Based on post-industrial and post-capitalist ideas, the Californian ideology represented the spirit of optimism of the young internet in the 1990s. Knowledge-based economies and the empowerment of individuals would dissolve existing structures of power and herald the end of large corporations and governments (Barbrook and Cameron 1996).
Thirty years later, we know that this optimistic vision did not come true. The internet, originally conceived as democratic and liberal, has become a transcendent version of physical capitalism due to deregulation: Large corporations dominate the bulk of digital transactions and take advantage of the platform economy to consistently assert and expand market share. Due to the quasi-monopolistic distribution of power, a few internet corporations are to be understood as gatekeepers. They define markets – independent of regulatory influences – and determine the social rules of the digital space. For example, the owner of a platform decides which interactions are incentivised or sanctioned. The goal here is to encourage users to maximise the duration of their use. Based on psychological principles, applications are implemented that follow the logic of usage time equals revenue (Dolata 2019). It remains to be said: Profit orientation shapes the digital space.
The quasi-monopolistic market structures and the consistent manipulation of users based on profit-oriented paradigms must be understood as a motivation to rethink the structures of the internet. Different organisational models are needed that focus on people and not on the exploitation of the consumer.
One possible alternative to the current organisational forms of internet companies is the cooperative. This association of several people aims to promote the individual and society through a joint business operation. Although cooperatives are known as a utopian type of collaboration, their basic principles function according to “classical” market logics but focus on human needs at the same time. The ownership of a cooperative is in the hands of the members, yet this legal form is comparable to a cooperation, as similar organisational structures exist (e.g. board of directors, supervisory board or general assembly) (Notz 2021).
To understand cooperatives more fully, it is worth looking at the values and principles of the International Cooperative Alliance. Cooperatives are defined by several principles: 1) voluntary and open membership, 2) democratic control (one person, one vote), 3) equal economic participation of members, 4) autonomy and independence, 5) education, training and information, 6) cooperation within the cooperative movement, and 7) common good orientation (International Cooperative Alliance 2022).
Cooperatives in the Digital Space
But why should the cooperative principle be applied to internet corporations or even to existing digital platforms? As already explained, the existing market is determined by neoliberal structures. This situation leads to profit orientation and the exploitation of human needs. Consequently, cooperative values would make the internet, degenerated as a billboard, somewhat more human-friendly.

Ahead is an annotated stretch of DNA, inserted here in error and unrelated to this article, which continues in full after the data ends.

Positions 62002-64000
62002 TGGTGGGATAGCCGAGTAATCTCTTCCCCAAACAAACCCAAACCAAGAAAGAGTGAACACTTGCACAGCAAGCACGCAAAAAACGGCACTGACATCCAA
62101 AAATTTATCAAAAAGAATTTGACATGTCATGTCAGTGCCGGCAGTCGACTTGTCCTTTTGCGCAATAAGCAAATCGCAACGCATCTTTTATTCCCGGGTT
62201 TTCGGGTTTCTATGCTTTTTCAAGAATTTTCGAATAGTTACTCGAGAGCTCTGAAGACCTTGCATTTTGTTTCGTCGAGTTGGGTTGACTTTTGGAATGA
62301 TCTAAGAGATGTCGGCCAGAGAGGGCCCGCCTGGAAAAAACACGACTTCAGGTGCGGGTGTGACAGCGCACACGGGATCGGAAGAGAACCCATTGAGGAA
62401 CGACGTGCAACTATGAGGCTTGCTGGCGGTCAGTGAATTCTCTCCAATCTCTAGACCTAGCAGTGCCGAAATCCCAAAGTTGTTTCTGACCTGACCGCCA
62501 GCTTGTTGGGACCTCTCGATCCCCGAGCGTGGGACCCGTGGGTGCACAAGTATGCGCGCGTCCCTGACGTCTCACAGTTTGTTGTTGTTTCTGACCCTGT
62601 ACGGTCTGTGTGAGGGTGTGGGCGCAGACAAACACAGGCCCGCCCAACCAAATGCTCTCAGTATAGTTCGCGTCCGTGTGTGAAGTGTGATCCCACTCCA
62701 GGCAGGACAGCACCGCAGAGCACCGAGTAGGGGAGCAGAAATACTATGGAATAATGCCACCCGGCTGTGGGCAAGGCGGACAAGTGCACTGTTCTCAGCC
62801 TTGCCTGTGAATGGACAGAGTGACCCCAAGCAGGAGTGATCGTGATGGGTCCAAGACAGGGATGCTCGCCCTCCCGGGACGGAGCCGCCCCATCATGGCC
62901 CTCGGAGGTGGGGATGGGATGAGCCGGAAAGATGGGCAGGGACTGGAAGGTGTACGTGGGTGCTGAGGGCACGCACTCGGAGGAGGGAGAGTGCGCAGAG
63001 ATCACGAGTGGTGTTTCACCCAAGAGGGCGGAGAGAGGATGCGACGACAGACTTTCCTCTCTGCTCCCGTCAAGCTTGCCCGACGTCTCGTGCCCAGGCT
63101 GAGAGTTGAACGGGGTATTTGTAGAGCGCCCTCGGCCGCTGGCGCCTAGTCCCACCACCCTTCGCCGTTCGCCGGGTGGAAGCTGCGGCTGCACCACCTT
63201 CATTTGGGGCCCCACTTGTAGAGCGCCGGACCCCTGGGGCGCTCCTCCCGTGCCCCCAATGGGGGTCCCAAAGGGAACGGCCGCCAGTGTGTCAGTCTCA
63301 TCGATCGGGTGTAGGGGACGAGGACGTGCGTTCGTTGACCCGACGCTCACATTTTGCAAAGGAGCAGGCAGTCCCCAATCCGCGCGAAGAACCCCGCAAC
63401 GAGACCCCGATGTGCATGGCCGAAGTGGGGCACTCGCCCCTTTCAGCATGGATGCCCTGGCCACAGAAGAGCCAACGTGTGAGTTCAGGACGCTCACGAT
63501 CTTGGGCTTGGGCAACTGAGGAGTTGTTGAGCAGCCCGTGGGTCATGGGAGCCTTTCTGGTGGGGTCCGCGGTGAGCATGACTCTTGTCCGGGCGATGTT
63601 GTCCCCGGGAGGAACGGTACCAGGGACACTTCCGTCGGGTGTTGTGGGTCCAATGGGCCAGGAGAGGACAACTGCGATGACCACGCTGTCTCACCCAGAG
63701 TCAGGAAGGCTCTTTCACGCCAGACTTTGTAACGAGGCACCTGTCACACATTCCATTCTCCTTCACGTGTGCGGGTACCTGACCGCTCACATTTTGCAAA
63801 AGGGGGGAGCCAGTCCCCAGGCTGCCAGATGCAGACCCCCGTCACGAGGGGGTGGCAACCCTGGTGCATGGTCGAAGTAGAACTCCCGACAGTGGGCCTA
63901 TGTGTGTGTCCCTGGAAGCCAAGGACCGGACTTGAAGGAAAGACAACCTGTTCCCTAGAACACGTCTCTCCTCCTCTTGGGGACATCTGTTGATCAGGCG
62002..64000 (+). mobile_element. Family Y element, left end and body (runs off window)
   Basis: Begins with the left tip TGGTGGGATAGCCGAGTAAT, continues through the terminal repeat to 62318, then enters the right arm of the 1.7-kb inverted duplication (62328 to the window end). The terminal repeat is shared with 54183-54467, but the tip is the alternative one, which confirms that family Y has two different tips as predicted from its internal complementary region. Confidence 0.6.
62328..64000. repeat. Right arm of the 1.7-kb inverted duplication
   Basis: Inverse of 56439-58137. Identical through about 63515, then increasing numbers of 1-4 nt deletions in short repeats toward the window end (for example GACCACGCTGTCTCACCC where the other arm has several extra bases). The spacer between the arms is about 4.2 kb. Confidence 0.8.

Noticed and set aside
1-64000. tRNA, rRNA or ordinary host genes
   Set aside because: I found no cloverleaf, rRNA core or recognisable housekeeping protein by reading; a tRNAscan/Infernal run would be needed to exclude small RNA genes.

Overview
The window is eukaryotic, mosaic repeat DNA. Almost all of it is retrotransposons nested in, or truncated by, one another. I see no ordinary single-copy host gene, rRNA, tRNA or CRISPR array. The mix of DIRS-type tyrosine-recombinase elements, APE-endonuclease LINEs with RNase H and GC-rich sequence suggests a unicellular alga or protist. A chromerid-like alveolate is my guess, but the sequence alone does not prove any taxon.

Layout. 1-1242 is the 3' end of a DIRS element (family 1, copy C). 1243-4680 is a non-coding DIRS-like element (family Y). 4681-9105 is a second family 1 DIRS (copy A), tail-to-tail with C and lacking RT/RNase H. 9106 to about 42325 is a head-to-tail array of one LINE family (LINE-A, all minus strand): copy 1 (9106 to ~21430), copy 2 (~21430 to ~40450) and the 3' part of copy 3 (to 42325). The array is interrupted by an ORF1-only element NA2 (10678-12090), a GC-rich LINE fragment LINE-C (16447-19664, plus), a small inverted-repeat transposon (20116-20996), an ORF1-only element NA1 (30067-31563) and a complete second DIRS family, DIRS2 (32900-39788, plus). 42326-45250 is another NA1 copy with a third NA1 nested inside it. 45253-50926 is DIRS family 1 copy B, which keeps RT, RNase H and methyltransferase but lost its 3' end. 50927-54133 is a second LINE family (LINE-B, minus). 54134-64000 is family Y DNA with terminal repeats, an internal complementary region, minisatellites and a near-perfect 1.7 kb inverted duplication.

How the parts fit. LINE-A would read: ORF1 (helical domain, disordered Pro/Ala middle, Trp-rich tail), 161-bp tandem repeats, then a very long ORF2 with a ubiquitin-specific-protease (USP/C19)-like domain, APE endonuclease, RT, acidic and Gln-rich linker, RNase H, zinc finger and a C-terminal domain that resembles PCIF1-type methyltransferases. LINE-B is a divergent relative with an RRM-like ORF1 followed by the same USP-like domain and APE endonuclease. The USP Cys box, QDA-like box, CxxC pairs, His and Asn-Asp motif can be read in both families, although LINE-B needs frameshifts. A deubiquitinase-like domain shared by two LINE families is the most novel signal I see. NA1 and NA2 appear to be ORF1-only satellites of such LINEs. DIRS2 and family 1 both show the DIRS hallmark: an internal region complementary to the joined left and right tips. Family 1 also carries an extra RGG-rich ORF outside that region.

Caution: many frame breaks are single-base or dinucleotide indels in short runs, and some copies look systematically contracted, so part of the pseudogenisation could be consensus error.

Furthermore, the digital space offers suitable conditions for the management of cooperatives. If the values of the International Cooperative Alliance are compared with those of a digital platform, parallels can be seen. For example, the voluntary and open membership of actors. Or the (partial) democratic control of digital artefacts: recently observable with Elon Musk’s vote on Twitter (“Should I step down as head of Twitter?”).
Loss of Control and Actor Empowerment
If cooperative structures are appropriately transferred to the digital space, a reduced dominance by individual entities can be expected because platform owners would lose control. Decisions would be made in the interest of users and cooperative members – not in the interest of shareholders or focal actors. Again, the Elon Musk poll serves as an example.
However, the reinforcement of humanistic values must be understood as a key outcome. Cooperative platforms would imply turning away from the paradigm of profit maximisation and consequently prevent the exploitation of psychological vulnerabilities. For example, in line with the principles of the International Cooperative Alliance, the end of passive consumption of digital contributions is conceivable. Meaningless, purely hedonistic content became a phenomenon of the past. Instead, the education of users could be targeted to strengthen their digital literacy and empowerment. Sovereign cooperators benefit the digital community, because creating high-quality content should be understood as a parameter for the success of platforms.
It is time to revisit the internet’s past values and put democratic principles back on the agenda. In this respect, current initiatives give some hope for the deregulated, profit-oriented internet world. Examples include the EU’s Data Governance Act, in which digital intermediaries act as associations, or the open-source community of the social media platform Mastodon. Future initiatives should also consider the concept of cooperatives to make the digital space more human again.
- Barbrook, Richard, and Andy Cameron. (1996). “The californian ideology.” Science as culture 6.1.
- Dolata, Ulrich. (2019). “Privatization, curation, commodification.” Österreichische Zeitschrift für Soziologie 44.1.
- International Cooperative Alliance (2022). Cooperative identity, values & principles. ICA COOP. https://www.ica.coop/en/cooperatives/cooperative-identity. (Accessed: 29.12.2022).
- Notz, G. (2021). Genossenschaften: Geschichte, Aktualität und Renaissance. Schmetterling Stuttgart.